Table of Contents
- How to Qualify for VA Aid and Attendance
- What Is VA Aid and Attendance?
- How to Qualify for VA Aid and Attendance
- Who is Eligible for Aid and Attendance Benefits?
- What is the Income Limit for VA Aid and Attendance?
- How Do I Apply for VA Aid and Attendance?
- Common Myths About VA Aid and Attendance
- Who Qualifies As a Caregiver?
- VA Aid and Attendance
VA Aid and Attendance benefits – sometimes also known as Housebound benefits – can go a long way toward easing the burden of U.S. veterans who struggle with day-to-day household tasks and self-care. If you think you might qualify, it’s good to get familiar with the specific eligibility criteria and other information about how the VA Aid and Attendance program works.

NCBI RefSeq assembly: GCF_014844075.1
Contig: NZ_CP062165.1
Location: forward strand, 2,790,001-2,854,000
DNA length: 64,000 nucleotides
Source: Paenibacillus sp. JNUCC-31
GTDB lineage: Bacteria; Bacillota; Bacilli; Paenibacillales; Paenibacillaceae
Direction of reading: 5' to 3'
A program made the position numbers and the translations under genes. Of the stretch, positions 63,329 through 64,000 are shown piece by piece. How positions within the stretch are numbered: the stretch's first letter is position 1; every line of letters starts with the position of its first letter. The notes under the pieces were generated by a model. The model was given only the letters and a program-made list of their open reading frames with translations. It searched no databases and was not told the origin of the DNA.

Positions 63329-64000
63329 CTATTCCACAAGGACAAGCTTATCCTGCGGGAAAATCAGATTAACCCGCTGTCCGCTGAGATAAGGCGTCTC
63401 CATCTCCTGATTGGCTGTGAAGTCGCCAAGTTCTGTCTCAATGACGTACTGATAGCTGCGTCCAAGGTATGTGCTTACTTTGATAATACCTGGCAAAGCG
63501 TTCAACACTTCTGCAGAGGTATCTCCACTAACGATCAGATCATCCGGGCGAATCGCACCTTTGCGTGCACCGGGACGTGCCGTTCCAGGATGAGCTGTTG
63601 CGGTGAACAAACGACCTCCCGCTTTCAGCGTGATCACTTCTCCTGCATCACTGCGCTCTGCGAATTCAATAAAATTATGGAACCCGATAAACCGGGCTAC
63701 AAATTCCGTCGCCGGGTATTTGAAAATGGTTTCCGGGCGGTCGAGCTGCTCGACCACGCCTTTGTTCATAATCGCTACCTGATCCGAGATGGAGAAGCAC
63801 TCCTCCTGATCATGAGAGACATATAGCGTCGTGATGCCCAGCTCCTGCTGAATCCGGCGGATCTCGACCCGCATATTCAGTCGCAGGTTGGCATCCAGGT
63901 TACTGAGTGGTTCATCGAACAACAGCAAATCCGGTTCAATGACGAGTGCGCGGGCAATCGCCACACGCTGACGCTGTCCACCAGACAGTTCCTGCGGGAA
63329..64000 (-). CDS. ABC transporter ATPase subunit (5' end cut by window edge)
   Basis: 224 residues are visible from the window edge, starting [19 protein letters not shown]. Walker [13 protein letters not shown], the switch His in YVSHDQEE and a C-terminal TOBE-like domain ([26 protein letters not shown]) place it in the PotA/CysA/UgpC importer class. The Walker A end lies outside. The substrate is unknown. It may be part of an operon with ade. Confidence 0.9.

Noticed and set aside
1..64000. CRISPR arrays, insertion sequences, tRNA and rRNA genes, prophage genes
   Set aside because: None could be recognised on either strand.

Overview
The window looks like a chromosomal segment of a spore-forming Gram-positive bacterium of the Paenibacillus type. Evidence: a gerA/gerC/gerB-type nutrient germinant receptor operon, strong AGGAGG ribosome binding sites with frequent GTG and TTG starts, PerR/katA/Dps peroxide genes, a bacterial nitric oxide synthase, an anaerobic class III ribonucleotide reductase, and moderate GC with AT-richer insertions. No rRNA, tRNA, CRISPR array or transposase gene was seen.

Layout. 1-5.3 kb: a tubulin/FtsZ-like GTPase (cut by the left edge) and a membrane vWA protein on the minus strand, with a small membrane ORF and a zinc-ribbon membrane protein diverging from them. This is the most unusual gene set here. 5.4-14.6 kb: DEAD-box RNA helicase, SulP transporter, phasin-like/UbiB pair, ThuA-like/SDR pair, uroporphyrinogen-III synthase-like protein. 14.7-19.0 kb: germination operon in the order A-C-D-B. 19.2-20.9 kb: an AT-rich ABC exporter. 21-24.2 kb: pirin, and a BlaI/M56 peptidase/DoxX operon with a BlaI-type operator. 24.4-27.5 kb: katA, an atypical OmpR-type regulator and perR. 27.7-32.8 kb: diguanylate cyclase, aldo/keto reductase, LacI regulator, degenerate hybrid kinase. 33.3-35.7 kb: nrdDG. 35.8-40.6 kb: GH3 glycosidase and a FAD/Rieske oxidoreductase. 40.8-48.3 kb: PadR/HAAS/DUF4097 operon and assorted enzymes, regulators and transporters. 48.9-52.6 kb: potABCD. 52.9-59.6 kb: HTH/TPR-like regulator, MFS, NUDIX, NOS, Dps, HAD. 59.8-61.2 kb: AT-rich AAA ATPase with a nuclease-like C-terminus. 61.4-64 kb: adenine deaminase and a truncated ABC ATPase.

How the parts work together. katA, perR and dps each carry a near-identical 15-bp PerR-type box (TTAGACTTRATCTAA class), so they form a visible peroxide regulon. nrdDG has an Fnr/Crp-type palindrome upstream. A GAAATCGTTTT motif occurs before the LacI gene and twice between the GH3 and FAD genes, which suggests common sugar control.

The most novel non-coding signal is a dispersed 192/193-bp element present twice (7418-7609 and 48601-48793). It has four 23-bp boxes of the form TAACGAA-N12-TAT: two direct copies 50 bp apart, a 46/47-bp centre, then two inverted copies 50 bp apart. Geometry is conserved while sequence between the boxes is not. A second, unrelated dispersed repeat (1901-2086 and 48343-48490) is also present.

How to Qualify for VA Aid and Attendance
To qualify for VA Aid and Attendance benefits, a veteran must first receive a VA monthly retirement or VA pension benefit. Also, at least one of the following conditions must be true:
You meet age and active duty service eligibility criteria
You need help from someone else to complete normal daily living and activities
An illness or medical condition requires that you stay in bed all day
You are a patient in a long term care assisted living facility, memory care home, or nursing home
Your eyesight is limited
You suffer from an illness or permanent disability that requires you to stay home
Veterans who have trouble coping alone with day-to-day activities may be eligible to receive VA Aid and Attendance or a Housebound benefit. These VA benefits are largely intended to help cover medical expenses related to home care or residence in an assisted living or nursing facility. Being approved for VA Aid and Attendance benefits means that the VA recognizes that you either need the regular assistance of your spouse or another person or that you are unable to leave your home due to illness or disability.